Through this vision and subsequent visions and heavenly visitations, Joseph Smith was called as a modern-day prophet. Just like the prophets of the Old and New Testaments, he was given information and revelations from God on how to address the particular concerns of this modern age. Through Joseph Smith, God restored the pure form and authority of His Church as it originally existed in the time of Christ and the Apostles. The Church of Jesus Christ of Latter-day Saints has the same organization and authority as the ancient Church did with prophets and apostles in historic times. Its belief and faith are centered on Jesus Christ who is the author and finisher of our faith.

Because of his pivotal role in restoring this Church and authority, Mormons revere Joseph Smith. We tend to speak of him more than ancient prophets because we believe that he is a prophet for our time. The basic principles of the gospel that were taught by ancient prophets were also taught by Joseph Smith and continue to be taught in the Church today by those who have been called of God as prophets in our modern times. Mormons revere the ancient prophets from the Bible and also from the Book of Mormon; however, we also believe that we should give particular heed to the prophets that are speaking the will of the Lord in our time.

I know that Joseph Smith was a prophet. I know that he saw what he said he saw in that grove of trees. I know that the authority he received from God is the true authority of God. I know that by following the counsel of modern prophets we can avoid many of the calamities and difficulties that will confront us in these challenging times. I know that every person who asks God in faith can also have this witness through the power of the Holy Ghost.

Please feel free to comment and ask questions.

General Conference

Every April and October members of The Church of Jesus Christ of Latter-day Saints (Mormons) gather in locations around the world to be instructed by living prophets and apostles of Jesus Christ. Over the next two days, March 31 and April 1 2012, these inspired men of God will teach the world about the Gospel of Jesus Christ. They will likely teach us about the Atonement, the importance of the family, God’s plan for His children, the restoration of the gospel and priesthood authority in our day through Joseph Smith, and the role of the modern Church in the world today.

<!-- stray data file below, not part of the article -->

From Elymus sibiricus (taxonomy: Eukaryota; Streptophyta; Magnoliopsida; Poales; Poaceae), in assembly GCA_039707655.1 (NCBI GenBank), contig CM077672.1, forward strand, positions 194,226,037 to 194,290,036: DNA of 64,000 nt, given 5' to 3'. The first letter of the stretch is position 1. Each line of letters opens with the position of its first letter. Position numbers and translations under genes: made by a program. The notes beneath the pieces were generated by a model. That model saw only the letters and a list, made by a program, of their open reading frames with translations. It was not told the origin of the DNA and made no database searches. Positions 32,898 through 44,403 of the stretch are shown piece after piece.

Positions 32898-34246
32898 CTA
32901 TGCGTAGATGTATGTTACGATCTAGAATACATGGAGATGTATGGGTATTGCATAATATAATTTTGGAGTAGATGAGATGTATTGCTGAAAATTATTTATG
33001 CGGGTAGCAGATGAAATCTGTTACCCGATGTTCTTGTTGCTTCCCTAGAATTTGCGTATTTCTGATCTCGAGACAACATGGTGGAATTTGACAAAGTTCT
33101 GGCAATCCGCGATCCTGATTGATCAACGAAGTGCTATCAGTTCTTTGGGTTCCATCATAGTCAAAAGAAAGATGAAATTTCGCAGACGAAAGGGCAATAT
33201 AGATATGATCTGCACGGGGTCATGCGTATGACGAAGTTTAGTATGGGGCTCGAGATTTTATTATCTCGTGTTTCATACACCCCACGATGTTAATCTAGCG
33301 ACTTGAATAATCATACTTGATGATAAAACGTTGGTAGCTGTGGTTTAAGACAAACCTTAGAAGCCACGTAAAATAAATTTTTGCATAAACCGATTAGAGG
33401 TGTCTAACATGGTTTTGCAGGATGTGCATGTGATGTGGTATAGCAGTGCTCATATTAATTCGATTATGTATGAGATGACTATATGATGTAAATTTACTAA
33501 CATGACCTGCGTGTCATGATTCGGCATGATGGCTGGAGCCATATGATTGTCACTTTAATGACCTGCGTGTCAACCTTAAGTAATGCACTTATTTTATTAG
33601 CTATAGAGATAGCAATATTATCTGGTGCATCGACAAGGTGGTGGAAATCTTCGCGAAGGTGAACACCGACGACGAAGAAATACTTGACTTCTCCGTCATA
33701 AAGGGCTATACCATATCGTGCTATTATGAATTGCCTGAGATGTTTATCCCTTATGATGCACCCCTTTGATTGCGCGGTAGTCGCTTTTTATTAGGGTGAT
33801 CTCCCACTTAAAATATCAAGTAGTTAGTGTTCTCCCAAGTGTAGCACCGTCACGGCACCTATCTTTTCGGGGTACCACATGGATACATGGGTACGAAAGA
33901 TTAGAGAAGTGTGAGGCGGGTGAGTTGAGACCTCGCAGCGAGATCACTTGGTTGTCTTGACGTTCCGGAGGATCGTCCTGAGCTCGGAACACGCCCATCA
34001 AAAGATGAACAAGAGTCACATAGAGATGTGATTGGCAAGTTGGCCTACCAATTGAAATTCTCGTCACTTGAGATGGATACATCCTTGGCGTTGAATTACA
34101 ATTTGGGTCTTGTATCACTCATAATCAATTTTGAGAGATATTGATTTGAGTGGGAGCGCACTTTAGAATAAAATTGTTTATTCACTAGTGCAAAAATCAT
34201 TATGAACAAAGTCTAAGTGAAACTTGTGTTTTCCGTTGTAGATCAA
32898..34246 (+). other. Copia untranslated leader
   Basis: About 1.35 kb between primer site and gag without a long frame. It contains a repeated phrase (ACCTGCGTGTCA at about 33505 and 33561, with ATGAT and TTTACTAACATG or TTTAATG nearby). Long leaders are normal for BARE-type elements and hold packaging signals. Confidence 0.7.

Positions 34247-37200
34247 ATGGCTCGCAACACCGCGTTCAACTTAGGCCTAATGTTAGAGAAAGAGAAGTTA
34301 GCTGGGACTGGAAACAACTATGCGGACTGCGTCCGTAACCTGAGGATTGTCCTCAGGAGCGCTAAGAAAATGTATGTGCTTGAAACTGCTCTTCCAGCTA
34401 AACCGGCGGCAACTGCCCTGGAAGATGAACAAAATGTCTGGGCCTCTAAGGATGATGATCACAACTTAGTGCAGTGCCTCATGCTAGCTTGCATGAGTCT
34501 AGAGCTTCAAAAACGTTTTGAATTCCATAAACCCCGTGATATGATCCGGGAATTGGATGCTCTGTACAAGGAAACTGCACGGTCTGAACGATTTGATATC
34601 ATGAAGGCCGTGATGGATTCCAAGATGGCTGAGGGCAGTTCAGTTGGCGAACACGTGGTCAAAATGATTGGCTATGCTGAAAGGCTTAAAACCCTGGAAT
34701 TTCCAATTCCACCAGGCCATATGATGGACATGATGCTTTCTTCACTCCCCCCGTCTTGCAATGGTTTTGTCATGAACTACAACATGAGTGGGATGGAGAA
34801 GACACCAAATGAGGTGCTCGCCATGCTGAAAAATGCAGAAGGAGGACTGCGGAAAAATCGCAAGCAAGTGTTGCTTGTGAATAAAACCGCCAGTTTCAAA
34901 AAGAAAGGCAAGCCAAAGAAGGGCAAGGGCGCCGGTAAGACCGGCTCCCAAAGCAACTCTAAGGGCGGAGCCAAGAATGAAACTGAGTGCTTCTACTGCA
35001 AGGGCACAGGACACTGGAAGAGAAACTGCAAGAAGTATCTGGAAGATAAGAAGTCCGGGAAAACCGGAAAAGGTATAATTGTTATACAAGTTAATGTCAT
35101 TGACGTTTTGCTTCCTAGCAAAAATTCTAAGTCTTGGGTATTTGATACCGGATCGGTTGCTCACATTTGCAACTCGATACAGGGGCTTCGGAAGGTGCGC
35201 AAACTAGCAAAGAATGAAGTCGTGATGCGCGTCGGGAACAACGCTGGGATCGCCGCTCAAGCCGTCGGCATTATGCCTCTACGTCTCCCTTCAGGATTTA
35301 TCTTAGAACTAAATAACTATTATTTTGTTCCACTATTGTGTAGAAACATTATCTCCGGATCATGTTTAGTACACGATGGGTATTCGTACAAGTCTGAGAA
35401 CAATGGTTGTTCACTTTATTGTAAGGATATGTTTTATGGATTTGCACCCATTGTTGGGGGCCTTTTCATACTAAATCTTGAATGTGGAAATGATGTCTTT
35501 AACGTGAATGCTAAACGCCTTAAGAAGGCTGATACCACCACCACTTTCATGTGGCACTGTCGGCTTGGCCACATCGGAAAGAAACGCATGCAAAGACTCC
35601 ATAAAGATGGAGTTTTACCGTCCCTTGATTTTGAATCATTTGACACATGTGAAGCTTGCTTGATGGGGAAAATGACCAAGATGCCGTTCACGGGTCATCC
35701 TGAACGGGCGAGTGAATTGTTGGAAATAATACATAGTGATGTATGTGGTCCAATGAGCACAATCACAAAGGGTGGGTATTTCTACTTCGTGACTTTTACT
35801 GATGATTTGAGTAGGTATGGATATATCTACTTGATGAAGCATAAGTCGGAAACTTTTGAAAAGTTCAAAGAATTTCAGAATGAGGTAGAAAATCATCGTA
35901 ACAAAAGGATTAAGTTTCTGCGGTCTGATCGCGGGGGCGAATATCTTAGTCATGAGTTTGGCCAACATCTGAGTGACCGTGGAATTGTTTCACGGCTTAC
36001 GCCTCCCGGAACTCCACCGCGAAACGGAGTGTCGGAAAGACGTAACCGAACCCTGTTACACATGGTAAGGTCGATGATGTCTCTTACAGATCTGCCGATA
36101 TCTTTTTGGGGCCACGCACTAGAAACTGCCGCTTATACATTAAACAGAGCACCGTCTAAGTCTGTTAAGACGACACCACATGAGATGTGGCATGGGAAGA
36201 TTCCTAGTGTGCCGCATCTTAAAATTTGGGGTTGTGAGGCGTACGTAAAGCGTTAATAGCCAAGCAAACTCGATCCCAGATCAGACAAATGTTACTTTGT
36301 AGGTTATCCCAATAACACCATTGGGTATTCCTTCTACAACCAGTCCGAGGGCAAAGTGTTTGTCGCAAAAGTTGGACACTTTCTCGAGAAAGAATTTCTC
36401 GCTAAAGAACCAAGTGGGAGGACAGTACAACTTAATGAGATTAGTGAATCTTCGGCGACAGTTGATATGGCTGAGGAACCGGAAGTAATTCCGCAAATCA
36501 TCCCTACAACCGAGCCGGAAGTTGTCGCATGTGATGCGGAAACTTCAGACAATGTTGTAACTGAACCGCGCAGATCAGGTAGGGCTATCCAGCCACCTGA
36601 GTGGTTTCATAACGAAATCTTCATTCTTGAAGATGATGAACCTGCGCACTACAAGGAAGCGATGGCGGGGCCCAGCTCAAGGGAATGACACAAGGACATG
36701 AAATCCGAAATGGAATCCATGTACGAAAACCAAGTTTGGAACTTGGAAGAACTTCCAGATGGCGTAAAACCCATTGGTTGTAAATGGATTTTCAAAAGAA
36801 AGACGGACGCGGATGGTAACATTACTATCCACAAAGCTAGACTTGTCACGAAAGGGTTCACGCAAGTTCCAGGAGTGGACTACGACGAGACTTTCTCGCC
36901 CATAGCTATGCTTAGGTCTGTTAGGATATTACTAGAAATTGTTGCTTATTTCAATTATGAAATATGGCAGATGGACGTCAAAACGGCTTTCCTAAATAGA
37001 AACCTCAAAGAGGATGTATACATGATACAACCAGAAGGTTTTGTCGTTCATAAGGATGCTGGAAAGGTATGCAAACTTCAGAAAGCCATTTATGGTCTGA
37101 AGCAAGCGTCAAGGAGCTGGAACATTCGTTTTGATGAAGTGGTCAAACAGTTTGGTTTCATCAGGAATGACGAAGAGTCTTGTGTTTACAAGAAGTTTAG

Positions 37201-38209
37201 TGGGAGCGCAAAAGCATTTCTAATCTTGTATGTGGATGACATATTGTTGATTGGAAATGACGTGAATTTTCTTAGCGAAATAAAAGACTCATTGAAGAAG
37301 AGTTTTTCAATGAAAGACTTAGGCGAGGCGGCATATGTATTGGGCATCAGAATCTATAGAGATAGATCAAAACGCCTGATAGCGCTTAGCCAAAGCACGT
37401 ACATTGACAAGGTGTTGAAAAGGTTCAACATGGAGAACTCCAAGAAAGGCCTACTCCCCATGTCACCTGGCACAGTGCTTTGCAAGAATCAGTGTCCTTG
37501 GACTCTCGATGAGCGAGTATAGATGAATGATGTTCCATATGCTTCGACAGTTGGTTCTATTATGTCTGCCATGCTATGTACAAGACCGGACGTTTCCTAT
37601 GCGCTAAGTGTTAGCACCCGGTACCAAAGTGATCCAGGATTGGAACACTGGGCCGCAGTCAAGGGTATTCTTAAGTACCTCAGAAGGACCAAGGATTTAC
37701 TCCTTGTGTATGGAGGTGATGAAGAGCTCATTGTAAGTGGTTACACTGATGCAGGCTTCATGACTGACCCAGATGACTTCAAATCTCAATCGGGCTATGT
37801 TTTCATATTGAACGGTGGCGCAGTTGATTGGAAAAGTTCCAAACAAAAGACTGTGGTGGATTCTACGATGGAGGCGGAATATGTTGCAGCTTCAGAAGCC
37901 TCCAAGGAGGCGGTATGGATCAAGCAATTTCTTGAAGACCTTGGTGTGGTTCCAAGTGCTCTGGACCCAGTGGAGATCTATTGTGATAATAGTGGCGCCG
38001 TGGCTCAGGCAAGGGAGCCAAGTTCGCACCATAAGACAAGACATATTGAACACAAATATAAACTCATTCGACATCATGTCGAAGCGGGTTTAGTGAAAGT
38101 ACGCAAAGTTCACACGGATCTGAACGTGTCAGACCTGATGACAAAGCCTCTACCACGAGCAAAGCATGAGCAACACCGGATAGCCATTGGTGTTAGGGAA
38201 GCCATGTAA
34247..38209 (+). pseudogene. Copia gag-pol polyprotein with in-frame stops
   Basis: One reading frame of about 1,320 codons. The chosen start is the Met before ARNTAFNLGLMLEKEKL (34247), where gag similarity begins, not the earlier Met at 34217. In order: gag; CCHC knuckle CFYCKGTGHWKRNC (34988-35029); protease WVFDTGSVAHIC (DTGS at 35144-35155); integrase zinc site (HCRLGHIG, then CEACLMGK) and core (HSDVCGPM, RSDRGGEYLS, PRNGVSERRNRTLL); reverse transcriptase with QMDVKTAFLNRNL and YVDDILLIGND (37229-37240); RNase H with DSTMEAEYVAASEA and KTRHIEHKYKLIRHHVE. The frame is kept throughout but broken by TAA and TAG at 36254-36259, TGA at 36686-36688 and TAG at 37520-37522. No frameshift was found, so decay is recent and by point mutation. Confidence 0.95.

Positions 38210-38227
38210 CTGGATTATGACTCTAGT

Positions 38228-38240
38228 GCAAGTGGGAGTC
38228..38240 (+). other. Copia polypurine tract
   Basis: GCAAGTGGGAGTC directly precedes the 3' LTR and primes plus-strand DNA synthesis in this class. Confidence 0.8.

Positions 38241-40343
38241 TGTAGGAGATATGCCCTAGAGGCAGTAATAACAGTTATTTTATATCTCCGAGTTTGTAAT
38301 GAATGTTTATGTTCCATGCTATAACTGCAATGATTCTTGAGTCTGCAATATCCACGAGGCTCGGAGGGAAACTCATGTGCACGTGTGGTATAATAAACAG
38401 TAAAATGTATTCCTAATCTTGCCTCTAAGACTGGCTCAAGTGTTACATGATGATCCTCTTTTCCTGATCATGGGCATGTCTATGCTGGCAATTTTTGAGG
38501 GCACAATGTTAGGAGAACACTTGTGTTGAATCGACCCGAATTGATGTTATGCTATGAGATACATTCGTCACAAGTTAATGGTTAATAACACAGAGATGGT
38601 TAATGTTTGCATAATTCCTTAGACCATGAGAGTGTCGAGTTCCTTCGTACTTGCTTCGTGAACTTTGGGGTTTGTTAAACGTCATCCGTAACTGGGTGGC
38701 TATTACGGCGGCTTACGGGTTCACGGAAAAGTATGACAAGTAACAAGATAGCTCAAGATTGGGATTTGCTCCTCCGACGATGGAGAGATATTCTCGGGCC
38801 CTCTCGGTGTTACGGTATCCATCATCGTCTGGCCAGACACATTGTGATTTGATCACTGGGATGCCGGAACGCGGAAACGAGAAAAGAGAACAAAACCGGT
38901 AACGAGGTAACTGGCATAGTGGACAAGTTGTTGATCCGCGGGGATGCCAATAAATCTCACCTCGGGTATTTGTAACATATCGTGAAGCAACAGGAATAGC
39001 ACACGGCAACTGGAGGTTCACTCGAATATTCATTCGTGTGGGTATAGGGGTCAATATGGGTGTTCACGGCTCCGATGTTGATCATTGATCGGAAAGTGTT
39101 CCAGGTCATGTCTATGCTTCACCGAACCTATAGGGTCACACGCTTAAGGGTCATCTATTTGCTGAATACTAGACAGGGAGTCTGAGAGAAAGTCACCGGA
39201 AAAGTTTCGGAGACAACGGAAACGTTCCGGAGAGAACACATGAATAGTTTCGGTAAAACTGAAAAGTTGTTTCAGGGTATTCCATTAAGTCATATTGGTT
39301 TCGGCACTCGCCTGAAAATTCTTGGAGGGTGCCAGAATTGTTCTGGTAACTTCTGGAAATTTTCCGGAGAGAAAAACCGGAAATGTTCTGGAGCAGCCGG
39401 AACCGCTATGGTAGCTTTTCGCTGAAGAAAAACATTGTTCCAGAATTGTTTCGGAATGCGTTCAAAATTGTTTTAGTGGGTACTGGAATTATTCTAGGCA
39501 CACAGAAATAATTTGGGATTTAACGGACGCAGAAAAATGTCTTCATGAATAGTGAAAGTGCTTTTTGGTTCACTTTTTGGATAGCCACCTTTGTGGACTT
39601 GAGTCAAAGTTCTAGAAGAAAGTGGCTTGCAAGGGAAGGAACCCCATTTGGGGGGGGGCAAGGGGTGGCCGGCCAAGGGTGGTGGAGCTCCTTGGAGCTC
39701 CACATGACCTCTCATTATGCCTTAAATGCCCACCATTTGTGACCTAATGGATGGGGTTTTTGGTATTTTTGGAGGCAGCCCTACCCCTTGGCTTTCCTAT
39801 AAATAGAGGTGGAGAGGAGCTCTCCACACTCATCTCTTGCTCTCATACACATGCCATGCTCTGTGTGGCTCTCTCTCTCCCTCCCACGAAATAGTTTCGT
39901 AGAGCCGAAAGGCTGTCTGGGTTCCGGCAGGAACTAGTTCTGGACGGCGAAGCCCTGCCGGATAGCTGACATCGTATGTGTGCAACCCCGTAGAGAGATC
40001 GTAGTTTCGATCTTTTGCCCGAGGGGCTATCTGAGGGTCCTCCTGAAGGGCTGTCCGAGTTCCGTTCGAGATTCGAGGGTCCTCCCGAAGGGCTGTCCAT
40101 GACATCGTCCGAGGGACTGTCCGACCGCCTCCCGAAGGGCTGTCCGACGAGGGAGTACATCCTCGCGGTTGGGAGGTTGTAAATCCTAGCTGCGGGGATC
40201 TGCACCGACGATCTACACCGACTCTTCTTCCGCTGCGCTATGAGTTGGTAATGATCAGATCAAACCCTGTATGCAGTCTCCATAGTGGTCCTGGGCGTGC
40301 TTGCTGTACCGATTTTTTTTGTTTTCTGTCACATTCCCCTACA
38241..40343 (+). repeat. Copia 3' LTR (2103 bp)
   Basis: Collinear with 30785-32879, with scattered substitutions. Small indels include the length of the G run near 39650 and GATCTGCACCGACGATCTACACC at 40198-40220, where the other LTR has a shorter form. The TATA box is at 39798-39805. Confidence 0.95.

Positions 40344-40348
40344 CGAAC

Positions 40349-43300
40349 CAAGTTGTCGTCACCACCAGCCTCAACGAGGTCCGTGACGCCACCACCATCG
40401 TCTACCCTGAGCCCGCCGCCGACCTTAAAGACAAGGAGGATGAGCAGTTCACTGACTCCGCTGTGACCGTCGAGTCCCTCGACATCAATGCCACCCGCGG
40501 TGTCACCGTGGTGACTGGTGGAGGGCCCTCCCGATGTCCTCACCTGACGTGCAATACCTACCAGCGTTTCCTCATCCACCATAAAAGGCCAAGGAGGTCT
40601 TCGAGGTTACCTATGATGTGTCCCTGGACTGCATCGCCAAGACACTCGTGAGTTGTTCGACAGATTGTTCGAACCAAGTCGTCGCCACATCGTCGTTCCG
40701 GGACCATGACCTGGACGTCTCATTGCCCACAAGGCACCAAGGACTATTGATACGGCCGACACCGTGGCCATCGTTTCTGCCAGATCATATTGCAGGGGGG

Come listen to living prophets

Throughout the history of the world, God has always called prophets to lead his children. Through prophets in the Old Testament times, God taught the commandments and led his people in their days of trial and their days of joy and rejoicing. He spoke with his prophets “face to face, as a man speaketh unto his friend” (Exodus 33:11). God gave his prophets power to speak in the name of God for the benefit of the children of the earth. Unfortunately, people often take the words of the prophets to be hard. The things they say sometimes may have seemed antiquated or even insane; however, every person that followed those ancient prophets was saved from danger and protected from evil.

In our day, God has continued the pattern established in the Old and New Testaments of calling prophets and apostles. I testify that if we follow their counsel and direction that we will be protected and guided. Our following need not be “blind obedience.” We can know through the spirit of God that the direction we will receive from the prophets is true. I know that we will be told things in these coming days that may seem hard to us or may seem unreasonable; however, I pray that I, and all of us, will have the strength and courage to say, like Joshua of old, “as for me and my house, we will serve the Lord” (Joshua 24:15).

You can watch the proceedings of the conference online here.